What prompted my remote job search
Before my partner and I decided to live in an RV, we lived in an 800 square foot apartment in a suburb near Oklahoma City. We both had jobs we commuted to and quickly realized this lifestyle didn’t work for us.
For over a year, we lived by people who were our neighbors but we barely knew them. We weren’t fulfilled in our jobs, we hated the traffic, and the general vibe of the city. Now, I’m not here to hate on “city life” but it just wasn’t for us.
We loved the mountains and longed to live a lifestyle where we could spend more time outdoors, pursue peace, and live more simply. We decided it was time to move, but where?
The pursuit of location independence and remote work
How would we know we’d actually like where we lived?
What if there was a family emergency and we couldn’t get there fast enough?
We need a flexible way to live that allowed us travel, live and work where we wanted, and visit family and friends. I knew before we could decide where to live I needed a remote job so I could work no matter where we lived.
I already had some remote work experience at my previous job, so I knew I had something to work with on my resume.
Searching for remote work
But I made the mistakes that many make when they began job searching:
- Changing the design thinking that will make a huge difference
- Adding every little detail you can about each position you’ve had
- More than two pages
- No real quantitative data to back up the qualitative and subjective “accomplishments” listed
- No testimonials or references that speak directly to your accomplishments
- And more
I probably revised my resume at least ten different times (no exaggeration). My profiles on LinkedIn, Monster, Indeed, CareerBuilder, Dice, CyberCoders, etc. all said the same thing with the same resume attached.
I’d apply to any position that somewhat matched the title I was looking for without researching the description, salary, or company. I effectively blasted my resume all across the United States without a real sense of direction just to get any job that allowed me to work remotely.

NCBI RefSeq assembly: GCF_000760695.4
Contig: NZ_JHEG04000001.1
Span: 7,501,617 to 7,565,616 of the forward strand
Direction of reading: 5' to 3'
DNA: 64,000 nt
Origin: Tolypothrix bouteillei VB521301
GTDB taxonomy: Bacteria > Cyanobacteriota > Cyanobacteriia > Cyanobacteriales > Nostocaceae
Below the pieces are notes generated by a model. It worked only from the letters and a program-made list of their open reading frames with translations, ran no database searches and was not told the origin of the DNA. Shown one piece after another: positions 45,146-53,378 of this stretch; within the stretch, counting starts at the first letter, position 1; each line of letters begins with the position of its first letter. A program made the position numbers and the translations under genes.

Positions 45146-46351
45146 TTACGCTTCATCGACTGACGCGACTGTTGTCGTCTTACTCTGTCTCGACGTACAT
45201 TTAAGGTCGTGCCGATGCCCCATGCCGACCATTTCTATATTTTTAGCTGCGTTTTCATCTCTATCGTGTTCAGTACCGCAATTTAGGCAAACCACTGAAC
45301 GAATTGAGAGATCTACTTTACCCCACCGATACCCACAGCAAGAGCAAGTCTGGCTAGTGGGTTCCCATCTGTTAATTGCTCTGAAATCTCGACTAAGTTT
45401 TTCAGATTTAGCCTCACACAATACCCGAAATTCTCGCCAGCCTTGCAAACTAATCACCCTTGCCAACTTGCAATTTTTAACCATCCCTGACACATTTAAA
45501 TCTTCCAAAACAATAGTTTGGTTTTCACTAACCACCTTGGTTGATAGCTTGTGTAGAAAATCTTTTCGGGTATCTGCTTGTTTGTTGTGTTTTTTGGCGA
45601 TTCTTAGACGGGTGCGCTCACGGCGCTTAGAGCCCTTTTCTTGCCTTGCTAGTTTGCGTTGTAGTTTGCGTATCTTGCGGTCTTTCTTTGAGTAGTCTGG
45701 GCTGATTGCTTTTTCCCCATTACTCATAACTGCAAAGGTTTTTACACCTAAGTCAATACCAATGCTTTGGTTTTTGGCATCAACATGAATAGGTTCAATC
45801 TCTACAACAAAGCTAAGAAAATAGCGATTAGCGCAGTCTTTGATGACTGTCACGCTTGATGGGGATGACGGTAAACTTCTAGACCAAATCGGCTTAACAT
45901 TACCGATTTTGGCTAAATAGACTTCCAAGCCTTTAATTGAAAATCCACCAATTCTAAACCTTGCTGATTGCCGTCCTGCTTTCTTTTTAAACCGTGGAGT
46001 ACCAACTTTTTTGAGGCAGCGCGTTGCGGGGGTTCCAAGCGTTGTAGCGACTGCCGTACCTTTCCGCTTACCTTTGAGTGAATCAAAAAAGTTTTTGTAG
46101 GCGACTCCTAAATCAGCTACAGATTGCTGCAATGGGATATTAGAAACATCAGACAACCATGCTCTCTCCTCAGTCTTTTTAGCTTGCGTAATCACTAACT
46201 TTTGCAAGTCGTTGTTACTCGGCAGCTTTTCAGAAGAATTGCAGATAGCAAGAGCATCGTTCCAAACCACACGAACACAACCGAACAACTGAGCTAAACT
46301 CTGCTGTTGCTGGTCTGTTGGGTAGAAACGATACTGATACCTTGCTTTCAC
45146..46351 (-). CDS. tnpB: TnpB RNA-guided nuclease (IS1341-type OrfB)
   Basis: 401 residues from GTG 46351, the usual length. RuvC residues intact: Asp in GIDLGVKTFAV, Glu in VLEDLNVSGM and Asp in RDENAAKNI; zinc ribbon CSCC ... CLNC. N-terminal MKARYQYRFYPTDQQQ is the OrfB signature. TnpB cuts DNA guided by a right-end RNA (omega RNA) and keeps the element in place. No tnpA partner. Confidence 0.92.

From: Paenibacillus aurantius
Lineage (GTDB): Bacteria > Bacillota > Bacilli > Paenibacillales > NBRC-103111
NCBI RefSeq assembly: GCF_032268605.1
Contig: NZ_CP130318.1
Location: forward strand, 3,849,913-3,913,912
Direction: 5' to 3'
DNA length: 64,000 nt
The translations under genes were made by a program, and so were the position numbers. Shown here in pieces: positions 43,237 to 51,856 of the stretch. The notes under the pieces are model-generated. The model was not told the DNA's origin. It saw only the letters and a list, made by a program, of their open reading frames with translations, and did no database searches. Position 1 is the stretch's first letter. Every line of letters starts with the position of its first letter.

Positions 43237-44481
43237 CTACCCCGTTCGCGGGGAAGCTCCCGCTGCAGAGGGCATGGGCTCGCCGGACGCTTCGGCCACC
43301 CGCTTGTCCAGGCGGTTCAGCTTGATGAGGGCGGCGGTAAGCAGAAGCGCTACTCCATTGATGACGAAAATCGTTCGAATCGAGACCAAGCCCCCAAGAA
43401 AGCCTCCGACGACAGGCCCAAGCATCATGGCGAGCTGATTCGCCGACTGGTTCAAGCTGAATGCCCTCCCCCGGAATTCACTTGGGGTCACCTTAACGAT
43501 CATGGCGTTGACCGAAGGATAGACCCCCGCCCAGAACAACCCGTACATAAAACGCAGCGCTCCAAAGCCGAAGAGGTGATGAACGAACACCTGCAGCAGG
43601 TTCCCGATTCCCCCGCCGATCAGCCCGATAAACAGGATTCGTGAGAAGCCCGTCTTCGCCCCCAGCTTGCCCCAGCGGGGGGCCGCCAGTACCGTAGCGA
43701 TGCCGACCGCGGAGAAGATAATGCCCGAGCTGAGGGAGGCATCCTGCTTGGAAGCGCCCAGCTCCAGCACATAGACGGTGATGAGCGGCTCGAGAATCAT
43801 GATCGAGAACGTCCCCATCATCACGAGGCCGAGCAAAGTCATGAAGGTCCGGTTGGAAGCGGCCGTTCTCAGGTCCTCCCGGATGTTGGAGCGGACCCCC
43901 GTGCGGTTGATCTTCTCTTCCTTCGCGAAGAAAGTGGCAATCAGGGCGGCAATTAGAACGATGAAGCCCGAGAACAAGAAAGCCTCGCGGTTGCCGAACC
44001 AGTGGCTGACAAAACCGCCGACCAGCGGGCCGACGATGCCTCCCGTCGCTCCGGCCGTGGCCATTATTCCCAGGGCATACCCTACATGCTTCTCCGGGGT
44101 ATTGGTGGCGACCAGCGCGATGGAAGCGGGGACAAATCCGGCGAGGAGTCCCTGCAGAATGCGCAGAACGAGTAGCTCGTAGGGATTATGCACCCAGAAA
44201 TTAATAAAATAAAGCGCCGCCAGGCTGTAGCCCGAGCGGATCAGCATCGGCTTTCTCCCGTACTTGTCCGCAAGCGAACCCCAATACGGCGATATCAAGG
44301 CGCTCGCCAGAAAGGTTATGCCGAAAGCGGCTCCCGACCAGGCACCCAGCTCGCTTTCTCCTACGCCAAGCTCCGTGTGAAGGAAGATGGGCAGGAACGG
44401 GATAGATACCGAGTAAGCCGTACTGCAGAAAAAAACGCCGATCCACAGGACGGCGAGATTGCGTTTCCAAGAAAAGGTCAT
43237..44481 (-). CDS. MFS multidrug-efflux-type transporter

Trust me when I say: this is the worst possible way to search for a job.
Even if you found a job this way, how can you really be sure you will enjoy what you do or the company you work for? Without a full understanding of what you have to offer and how that applies to what a company is looking for, you will waste both you and your potential employer’s time.
Both you and the company are looking for the right fit. You owe it to yourself to put more effort into where you will spend the majority of your weekdays.
How I found TopResume: advertisement on GlassDoor
After weeks of applying and no real solid leads, I was at my wit’s end. The lease on our apartment was up soon and I needed hope that working remotely was actually possible.
Would could it hurt?
I immediately uploaded my resume and patiently awaited a response.
How it works
After uploading your resume, I waited for a couple of days before I got an email from a REAL person from the TopResume team.
At first I thought it was a scam but I quickly discovered there were actual humans behind this website that cared about my ability to accomplish my career goals and land a remote job.
For more information on how the process works, check out their FAQ section.
How to work with your resume writer
Your resume writer is there to help you. But, you need to come prepared with a very specific goal in mind for your resume.
For me, that was landing a remote job. So, highlighting my ability to deliver results and my past remote work experience was important. As a secondary focus, I also wanted to highlight the variety of software and technical skill set I had because I wanted to move into a more technical role.
Why is this important?
You need to think very clearly about what you want from your career. Do you prefer high level strategy and innovative visionary work? Or do you prefer executing business objectives set forth from leadership?